Crucially, Forest’s study showed no effect of travel direction on win percentage in afternoon games, when the circadian peak does not come into play. But the NHL is unlikely to level the playing field by scheduling games earlier, Forest said.

“The problem is that nobody is at home to watch the game on TV at 2 in the afternoon,” she said.

Even the evening games against Central Division opponents might be hard for Coyotes fans to watch this season, said Leaño, who’s concerned about the prospect of games starting at 5 p.m. Phoenix time.

“Around then, most of the people are getting off work … some people probably won’t get home until mid-second period,” they said. “They’ve already missed half the game.”

A spokesman for Bally Sports Arizona said it’s too early to know what next season holds for Coyotes programming because the NHL hasn’t released its schedule. Indeed, the NHL has to build a new scheduling formula because it’s been operating with 31 teams since Vegas entered the league.

In 2013, Brian Macdonald and Bill Pulleyblank, then both professors at the U.S. Military Academy at West Point, created a quantitative analysis framework to evaluate the effect of division realignment on cumulative team travel. The researchers were able to generate thousands of league structures subject to various qualitative restrictions, such as keeping pairs of rivals together or limiting divisions to two time zones, from which schedules then could be formed.

“You could imagine filtering in Excel, essentially, based on whatever constraints a league office might want to have,” Macdonald said.

The impetus for the West Point paper was another NHL realignment: the Atlanta Thrashers’ move to Winnipeg, after which they briefly remained in the Southeast Division, causing huge headaches for divisional foes.

“Everyone that used to go through Atlanta, and it used to be a pretty good schedule,” Pulleyblank said, “now had to hop on the plane, fly way up over the Canadian border, play one game, and then fly back some other place.”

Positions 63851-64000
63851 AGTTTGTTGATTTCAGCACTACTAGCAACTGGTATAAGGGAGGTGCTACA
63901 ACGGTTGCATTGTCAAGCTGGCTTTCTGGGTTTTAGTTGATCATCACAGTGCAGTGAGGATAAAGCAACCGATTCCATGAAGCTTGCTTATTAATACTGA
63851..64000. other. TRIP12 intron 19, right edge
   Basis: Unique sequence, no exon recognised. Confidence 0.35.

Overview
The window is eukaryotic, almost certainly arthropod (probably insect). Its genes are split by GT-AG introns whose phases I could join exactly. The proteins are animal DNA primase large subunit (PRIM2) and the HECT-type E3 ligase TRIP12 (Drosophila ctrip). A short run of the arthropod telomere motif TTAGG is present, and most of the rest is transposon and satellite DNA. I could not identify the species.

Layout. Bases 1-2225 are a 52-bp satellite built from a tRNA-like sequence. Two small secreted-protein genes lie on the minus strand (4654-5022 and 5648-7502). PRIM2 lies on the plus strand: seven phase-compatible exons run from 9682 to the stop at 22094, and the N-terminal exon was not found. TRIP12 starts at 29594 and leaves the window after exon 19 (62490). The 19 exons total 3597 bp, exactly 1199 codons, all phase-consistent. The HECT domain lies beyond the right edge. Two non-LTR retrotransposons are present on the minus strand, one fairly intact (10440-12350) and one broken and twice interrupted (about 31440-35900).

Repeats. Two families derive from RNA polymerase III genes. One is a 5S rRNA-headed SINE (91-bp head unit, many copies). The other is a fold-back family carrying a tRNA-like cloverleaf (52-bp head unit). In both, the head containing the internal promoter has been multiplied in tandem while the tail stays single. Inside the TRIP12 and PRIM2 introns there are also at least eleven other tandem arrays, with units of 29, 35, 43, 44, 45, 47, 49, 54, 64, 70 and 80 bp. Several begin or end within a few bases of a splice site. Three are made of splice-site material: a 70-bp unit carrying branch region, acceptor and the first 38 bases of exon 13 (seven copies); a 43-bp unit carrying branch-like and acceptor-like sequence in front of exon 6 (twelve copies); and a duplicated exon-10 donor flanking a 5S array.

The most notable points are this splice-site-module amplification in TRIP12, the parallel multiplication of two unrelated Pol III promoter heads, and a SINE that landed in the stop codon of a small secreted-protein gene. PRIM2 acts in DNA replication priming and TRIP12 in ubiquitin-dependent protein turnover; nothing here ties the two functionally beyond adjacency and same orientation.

He added that for Winnipeg, it wasn’t nearly as bad, because they could knock out their closely clustered Southeast opponents in a single road trip.

The Coyotes may now be able to do the same on a smaller scale. Though the team may be two hours apart from their Central Time opponents during Daylight Saving Time, violating the possible two-time-zone constraint, Pulleyblank said the league can mitigate this effect too with appropriate scheduling.

“If they can do the schedule right, it’s going to be like a one-hour time change and play a game,” Pulleyblank said, “and then do another one-hour time change and play a game, maybe then you fly home.”

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Some possible NBA alignments in Macdonald and Pulleyblank’s 2013 work grouped the Phoenix Suns with more central teams. The addition of the Golden Knights and Kraken to the NHL has now put the Coyotes in a similar position, and Macdonald said “it wouldn’t make sense to move anyone else into the Central Division.”

Leaño said they would have preferred “the simplest decision,” moving Calgary and Edmonton to the Central and Colorado back to the Pacific; Macdonald, however, said this made “less sense” under his model than putting Phoenix in the Central.

Some in the media speculated when the Coyotes’ move was announced that it could lay the groundwork for a relocation to a more central location like Houston.

“I see a lot of flaws in those rumors,” Leaño said. They pointed out that Commissioner Gary Bettman wants the Coyotes in Arizona, and that owner Alex Meruelo’s ties to Las Vegas make it unlikely that he would move the team further away.

Ultimately, despite all the off-ice factors, even Leaño – ”a West Coast person at heart” who has “always loved watching teams battle through the West” – said they will relish the on-ice competition in the Central Division.

“I’m a huge fan of superstars, so to be able to see the Coyotes play Nathan MacKinnon a lot more, and Kirill Kaprizov, that rookie out of Minnesota – and to see them play more often? I can’t complain.”